The few details we know are this—subject to change: The skydiver was about to land on the runway when the aircraft arrived at the same time. Pilot and parachutist saw each other seconds before the collision, but inertia has a way of carrying things to a logical and frightening conclusion. The pilot pulled up to evade and hooked the shrouds of the chute pulling the diver behind the aircraft and whipping the aircraft nose first into the ground.

skydiver-plane collisionLady Luck smiled on both veteran participants whose instinctive reactions probably saved their lives. There were minor injuries for both in what sure looked like a fatal accident.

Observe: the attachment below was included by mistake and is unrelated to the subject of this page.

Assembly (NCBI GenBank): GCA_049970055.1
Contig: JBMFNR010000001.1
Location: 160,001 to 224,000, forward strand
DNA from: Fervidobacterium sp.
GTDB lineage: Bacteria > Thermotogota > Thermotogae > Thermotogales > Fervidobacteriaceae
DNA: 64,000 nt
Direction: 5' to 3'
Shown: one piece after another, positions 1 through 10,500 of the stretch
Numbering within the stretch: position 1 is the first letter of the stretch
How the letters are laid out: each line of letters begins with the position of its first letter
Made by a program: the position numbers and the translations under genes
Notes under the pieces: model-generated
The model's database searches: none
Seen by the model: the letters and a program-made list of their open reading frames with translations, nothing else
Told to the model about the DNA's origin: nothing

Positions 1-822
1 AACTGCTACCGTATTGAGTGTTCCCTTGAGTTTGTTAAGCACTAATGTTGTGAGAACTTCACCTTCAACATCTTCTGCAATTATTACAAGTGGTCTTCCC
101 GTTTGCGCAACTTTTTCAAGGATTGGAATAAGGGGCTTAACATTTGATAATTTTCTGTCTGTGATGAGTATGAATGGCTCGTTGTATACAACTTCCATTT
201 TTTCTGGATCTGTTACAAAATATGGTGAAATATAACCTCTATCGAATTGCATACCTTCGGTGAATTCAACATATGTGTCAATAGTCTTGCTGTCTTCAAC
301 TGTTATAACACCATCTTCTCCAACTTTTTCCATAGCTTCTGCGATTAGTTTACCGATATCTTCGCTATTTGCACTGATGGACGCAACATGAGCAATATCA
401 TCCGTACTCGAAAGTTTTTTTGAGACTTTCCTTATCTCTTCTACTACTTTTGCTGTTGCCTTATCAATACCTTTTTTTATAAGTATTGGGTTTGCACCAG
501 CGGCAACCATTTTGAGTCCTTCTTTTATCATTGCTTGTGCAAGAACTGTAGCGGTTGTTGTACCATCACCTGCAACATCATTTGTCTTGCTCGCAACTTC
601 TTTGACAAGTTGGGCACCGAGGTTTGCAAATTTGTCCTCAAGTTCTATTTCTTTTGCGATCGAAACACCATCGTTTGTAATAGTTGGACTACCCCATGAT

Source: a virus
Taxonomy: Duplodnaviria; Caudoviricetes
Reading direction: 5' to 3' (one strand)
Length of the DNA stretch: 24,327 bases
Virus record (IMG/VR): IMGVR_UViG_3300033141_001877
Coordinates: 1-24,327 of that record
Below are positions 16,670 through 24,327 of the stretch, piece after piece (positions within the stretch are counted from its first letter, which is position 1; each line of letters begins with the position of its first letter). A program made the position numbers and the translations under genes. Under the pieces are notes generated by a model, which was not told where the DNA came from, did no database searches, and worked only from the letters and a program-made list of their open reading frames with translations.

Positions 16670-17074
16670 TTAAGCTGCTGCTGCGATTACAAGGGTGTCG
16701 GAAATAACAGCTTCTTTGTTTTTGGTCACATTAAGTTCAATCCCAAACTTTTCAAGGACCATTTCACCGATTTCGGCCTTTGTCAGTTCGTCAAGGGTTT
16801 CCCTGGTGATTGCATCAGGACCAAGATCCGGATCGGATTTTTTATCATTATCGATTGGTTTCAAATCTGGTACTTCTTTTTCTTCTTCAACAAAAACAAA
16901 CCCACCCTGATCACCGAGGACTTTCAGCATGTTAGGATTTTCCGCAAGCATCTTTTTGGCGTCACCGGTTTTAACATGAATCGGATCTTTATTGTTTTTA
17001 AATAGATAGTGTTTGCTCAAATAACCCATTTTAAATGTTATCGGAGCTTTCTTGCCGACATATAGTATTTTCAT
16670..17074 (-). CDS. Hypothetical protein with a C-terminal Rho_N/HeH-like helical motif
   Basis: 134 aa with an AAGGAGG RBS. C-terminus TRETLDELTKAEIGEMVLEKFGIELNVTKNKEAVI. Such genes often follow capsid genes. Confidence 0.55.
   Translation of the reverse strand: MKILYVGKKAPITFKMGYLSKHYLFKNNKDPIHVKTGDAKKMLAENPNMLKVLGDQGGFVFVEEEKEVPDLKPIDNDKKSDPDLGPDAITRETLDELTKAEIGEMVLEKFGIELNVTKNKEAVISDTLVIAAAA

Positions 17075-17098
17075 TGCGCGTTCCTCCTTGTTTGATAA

The NTSB and FAA will investigate, but a few thoughts for your consideration. I am wary of skydivers, not personally you understand, although many of us wonder about the wisdom of leaving a perfectly good airplane. In flight however, their trajectories will largely be forward and down with some constrained ability to maneuver. You won’t see them easily if at all. At airports where jumps are in progress monitor the CTAF and stay clear until sure that gravity has reclaimed everyone. In a recent drop zone arrival, I heard the call of “jumpers away” and decided that a little VFR holding practice might be just the thing. We landed a few minutes after the last jumper was down, and everybody got to fly again the same day.

En route, monitor CTAFs or get VFR flight following where available. Also, refresh your knowledge about parachute ops with ASI’s  “Know Before You Go: Navigating Today’s Airspace,” which includes a chapter on Parachute Jumping Areas. This is an encounter to avoid and it’s easy to do so! Sharing the airspace carefully, aloft and at the airport is not only neighborly, it’s life-prolonging.